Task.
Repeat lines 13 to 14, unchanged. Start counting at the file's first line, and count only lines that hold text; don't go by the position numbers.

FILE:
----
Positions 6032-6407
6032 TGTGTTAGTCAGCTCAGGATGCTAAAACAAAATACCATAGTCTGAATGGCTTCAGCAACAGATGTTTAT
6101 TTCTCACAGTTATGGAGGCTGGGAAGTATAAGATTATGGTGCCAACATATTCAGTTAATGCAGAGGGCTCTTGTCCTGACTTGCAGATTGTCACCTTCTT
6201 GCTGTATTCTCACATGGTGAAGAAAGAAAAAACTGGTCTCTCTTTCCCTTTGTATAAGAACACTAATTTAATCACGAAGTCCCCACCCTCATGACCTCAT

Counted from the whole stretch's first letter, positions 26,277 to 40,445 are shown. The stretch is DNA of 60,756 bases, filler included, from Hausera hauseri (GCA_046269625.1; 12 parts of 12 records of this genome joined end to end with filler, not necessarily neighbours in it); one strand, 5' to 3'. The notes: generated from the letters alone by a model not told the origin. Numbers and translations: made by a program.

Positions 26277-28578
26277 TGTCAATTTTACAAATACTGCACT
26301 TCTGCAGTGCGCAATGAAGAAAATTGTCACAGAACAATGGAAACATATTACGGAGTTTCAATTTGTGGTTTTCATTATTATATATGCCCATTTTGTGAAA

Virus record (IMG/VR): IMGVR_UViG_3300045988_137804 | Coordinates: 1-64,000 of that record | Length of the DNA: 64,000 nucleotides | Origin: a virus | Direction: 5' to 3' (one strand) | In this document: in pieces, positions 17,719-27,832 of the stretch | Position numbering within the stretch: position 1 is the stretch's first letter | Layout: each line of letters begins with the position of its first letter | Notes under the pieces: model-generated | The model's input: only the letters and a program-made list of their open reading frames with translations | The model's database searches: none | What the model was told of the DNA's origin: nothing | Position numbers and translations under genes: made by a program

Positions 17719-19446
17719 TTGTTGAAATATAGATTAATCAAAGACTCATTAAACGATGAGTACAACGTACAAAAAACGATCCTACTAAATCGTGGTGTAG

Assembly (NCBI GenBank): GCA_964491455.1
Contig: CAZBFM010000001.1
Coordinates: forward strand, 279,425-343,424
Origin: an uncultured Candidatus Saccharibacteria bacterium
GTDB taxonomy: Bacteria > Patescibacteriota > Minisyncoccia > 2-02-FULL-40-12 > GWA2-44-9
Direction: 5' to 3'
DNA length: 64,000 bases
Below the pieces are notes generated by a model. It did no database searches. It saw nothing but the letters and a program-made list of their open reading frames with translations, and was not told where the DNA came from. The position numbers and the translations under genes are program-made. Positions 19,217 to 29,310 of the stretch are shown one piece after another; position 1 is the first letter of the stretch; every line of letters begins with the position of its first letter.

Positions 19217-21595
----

Contig: CAZBFM010000001.1
Coordinates: forward strand, 279,425-343,424